At the start of this century, clean energy was all the rage. The revolution may still be happening, but it's taking its time, reports Peter Huck.
For clean technology fans, the dawn of the 21st century appeared to be the best of times. As the world confronted the growing scientific consensus that rising greenhouse gases were driving climate change, a move from fossil fuels to renewables seemed irresistible. Clean technology looked a hot prospect.
Now that vision seems more muddied. Renewables are on the rise, but fossil fuels are fighting back. Coal mining has soared to feed China's energy appetite. Oil exploration is expanding in the Arctic - where ice covers an estimated 160 billion barrels of oil, five years' supply at today's consumption rates, plus unknown amounts of natural gas - in New Zealand, and elsewhere.
Despite BP's catastrophic Deepwater Horizon oil spill in the Gulf of Mexico, drilling is poised to resume at depths of up to 3300m. Regulation remains lax. Three years after President Obama talked up clean tech, it is business as usual at the White House.
Outside its front gate, hundreds of protesters have been arrested demonstrating against plans to build a 2597km pipeline to ship crude oil strip-mined from Canadian tar sands - estimated to contain 175 billion barrels, the world's third-largest reserve after Saudi Arabia and Venezuela - from Alberta to refineries in Texas. Another Canadian pipeline is envisaged to carry oil to the Pacific.
Critics fear spills and say carbon emissions from refining the tar sands will "turbocharge global warming". Nine Nobel Laureates, including Archbishop Desmond Tutu and the Dalai Lama, have weighed in, saying the pipeline will fuel climate change and "endanger the entire planet".
Elsewhere, Obama is accused of reaching into George W. Bush's pro-polluter playbook as he gives Shell tentative approval to drill off the coast of the Arctic National Wildlife Refuge - a goal denied Bush - and of siding with the American Petroleum Institute, calculating that renewed exploitation of fossil fuels will increase jobs and relax the foreign stranglehold on America's energy supply (in this calculation at least, Canada doesn't count as foreign).
In the green camp, there is a despairing sense of clean tech opportunities missed.
"When Obama won the White House the oil business saw a threat and they rearmed," says Kert Davies, research director with Greenpeace USA. "And they sent hordes of lobbyists to Washington, and doubled down on ... campaigns to keep things the way they are. The President said some harsh things about the industry after the Deepwater oil spill.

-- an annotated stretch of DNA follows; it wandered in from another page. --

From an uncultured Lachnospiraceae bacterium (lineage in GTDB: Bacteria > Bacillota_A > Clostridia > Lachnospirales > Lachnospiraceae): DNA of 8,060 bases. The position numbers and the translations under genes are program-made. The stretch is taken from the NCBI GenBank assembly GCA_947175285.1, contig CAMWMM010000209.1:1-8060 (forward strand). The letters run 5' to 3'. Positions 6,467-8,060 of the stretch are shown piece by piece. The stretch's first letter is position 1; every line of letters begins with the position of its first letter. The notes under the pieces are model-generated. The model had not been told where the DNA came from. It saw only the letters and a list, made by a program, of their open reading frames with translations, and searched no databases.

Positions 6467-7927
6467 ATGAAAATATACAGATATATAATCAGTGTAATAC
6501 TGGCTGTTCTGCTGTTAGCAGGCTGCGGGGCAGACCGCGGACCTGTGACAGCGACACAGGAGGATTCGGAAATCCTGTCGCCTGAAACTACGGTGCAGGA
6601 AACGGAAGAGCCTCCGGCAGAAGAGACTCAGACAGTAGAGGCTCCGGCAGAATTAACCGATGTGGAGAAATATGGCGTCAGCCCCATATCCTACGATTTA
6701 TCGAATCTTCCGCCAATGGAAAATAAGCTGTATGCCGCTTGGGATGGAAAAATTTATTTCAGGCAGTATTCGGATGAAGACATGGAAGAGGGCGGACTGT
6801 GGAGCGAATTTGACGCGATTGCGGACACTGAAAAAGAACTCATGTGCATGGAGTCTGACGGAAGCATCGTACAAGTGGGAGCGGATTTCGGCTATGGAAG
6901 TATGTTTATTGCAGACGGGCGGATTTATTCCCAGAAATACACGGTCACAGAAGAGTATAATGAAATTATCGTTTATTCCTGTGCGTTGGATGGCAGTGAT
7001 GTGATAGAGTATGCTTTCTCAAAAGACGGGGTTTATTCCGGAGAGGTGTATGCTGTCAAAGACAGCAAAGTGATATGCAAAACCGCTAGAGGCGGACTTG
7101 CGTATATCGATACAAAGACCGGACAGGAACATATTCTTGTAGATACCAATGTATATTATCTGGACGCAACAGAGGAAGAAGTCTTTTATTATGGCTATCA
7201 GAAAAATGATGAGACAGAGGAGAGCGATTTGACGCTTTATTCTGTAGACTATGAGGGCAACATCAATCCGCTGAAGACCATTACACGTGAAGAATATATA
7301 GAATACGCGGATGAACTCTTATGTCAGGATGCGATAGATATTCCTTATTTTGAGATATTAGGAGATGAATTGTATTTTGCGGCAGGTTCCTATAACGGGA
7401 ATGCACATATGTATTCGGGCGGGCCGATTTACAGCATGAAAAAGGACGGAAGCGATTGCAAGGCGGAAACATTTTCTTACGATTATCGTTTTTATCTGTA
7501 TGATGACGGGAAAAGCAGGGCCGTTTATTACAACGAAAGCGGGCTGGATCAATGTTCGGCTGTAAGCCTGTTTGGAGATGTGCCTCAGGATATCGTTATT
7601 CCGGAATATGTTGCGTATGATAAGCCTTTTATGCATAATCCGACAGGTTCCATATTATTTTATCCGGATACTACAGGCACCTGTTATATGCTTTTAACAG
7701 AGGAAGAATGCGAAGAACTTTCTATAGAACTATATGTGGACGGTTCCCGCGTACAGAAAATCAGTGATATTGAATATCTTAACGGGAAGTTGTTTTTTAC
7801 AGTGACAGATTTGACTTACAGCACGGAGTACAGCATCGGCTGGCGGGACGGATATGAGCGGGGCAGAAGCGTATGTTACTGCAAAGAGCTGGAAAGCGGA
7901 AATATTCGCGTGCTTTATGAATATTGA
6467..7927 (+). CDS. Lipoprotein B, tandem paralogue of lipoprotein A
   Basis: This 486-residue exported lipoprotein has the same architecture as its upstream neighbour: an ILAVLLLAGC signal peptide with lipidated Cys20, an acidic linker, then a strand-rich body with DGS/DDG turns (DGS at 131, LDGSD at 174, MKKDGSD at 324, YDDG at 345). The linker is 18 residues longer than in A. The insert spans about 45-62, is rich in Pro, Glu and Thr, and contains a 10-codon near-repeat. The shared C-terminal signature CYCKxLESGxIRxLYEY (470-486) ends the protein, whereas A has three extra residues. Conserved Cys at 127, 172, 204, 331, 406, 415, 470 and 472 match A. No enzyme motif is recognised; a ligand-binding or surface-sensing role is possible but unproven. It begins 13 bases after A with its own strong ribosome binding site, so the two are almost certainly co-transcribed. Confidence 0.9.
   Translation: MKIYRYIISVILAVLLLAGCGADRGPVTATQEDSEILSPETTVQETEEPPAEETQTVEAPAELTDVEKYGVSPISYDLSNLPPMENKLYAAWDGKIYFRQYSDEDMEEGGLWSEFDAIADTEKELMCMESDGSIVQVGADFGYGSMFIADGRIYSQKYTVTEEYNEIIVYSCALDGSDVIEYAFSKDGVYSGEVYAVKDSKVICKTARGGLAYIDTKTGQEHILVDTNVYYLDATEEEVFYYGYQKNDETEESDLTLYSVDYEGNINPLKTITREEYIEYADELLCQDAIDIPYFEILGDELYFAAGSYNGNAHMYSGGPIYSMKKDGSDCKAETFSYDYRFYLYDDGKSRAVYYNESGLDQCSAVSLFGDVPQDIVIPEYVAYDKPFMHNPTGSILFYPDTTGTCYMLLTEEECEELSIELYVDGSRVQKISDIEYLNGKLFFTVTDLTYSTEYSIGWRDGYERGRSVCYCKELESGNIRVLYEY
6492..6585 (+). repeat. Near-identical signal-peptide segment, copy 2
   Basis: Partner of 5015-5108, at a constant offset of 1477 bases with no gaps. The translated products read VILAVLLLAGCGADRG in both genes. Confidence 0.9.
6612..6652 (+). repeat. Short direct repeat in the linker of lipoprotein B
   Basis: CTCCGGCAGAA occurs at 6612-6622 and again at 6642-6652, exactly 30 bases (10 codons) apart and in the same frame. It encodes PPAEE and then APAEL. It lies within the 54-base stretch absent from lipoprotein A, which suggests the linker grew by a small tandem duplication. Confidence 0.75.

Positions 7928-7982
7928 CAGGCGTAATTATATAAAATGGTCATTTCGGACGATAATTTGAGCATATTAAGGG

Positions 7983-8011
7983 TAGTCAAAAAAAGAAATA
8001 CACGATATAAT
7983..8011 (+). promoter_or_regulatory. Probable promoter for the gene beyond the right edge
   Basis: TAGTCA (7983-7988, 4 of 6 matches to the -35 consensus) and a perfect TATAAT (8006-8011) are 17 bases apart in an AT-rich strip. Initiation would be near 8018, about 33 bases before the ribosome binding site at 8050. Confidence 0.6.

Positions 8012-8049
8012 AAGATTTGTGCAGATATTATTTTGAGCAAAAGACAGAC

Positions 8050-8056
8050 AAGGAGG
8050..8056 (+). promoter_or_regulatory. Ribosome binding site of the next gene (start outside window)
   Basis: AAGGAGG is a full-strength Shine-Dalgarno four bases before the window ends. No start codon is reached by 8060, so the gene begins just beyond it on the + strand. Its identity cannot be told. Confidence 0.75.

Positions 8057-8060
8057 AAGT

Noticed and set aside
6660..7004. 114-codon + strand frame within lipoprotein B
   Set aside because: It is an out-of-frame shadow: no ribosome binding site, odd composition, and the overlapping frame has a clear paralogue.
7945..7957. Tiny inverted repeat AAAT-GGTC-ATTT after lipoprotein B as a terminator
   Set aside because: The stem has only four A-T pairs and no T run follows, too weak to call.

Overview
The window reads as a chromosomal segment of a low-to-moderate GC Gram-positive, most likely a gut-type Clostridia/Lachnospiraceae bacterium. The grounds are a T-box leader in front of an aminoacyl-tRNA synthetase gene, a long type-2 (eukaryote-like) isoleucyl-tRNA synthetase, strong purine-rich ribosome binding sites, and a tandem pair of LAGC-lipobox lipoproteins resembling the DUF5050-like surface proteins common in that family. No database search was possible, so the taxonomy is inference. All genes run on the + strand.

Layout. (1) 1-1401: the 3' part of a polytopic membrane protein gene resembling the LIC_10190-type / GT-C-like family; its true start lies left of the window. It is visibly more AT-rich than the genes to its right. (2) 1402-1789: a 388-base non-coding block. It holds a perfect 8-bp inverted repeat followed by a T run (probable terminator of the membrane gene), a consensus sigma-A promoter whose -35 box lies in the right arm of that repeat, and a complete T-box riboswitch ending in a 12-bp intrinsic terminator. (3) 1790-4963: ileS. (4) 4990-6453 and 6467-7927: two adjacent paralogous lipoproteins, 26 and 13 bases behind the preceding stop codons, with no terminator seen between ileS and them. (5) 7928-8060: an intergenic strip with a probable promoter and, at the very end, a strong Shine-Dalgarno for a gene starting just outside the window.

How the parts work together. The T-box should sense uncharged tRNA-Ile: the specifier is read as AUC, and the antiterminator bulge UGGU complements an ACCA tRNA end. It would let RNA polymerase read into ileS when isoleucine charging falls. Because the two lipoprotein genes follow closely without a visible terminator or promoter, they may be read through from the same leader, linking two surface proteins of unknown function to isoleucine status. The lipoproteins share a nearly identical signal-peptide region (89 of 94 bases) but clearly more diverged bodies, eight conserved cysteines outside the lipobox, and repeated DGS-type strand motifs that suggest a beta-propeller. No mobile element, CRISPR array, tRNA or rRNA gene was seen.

"But in the end all US policy has bent to the oil industry. And we don't see any change."
Economic woes have also stalled investment in renewable energy alternatives.
But while frontier oil exploration and record coal sales remain the in-your-face energy reality, three inexorable, linked factors are driving deeper change.
The first is the huge energy demand caused by runaway population growth - by 2050, humankind is expected to number 9 billion, compared with 1.6 billion in 1900 - and the rise of industrial titans such as India, China and Brazil.
The second is "peak oil" - the moment when oil production reaches its highest point, then starts to decline. Whether this has occurred is contentious. It is hard to know the world's fossil fuel reserves, but they are finite.
Last year's annual report from the International Energy Agency (IEA) forecast global oil production would reach 96 million barrels per day (mb/d) in 2035 (in June it was 88.7 mb/d), driven by natural gas and "unconventional oil" such as tar sands, as conventional crude levels out.
Extracting oil would become more expensive and leave a bigger legacy of polluting carbon. And energy demand would soar 36 per cent by 2035, with most of that extra demand coming from non-OECD nations, led by China.
Oil drives transport, but electricity generation is the key to record coal consumption. Nuclear power, meanwhile, faces an uncertain future after the meltdown at Fukushima: Germany will close its reactors by 2022 and this month's explosion at a French nuclear waste site fuelled fears about safety, radioactive waste and CO2 emissions from uranium processing.
Meanwhile, infinitely sustainable renewables - solar, wind, hydro, geothermal, biofuel and ocean power - produced 16 per cent of world energy last year. The IEA forecasts that renewable use will triple between 2008 and 2035.
The third factor is climate change. When the OECD announced five "global shocks" likely to destabilise the world economy, climate change wasn't mentioned.
But money men at the sharp end, such as those in the reinsurance business, routinely factor in findings agreed by the United Nations Intergovernmental Panel on Climate Change.
However, if the past is any clue, switching energy sources will be a protracted, stop-start affair during which competing realities co-exist.
Sail didn't give way to steam overnight, just as steam didn't surrender to oil in an instant. Big Oil and renewables may co-exist for decades, given the complex challenge of rejigging vital infrastructure - transport, power generation and the like - in developed societies addicted to the old fossil fuel order.
But while making the transition is expensive, delaying may be more so. Studies suggest that choosing renewables increases jobs and wealth by more than expanding sunset industries. At the same time, clean energy costs are coming down, as oil costs climb.
According to a Greenpeace International report released in June, wind and solar energy installations have grown faster since the 1990s than any other energy plant technology, accounting for 26 per cent of new power plants added to electricity grids worldwide in the past decade.
A 2010 Pew Environmental Trust report, Who's Winning the CleanTech Energy Race?, says US$162 billion ($197 billion) was spent on clean-tech energy projects worldwide in 2009. And the US Political Economy Research Institute's 2008 Green Recovery report found that US$100 billion would create two million jobs in two years, quadruple the number of jobs this sum would produce in the oil business.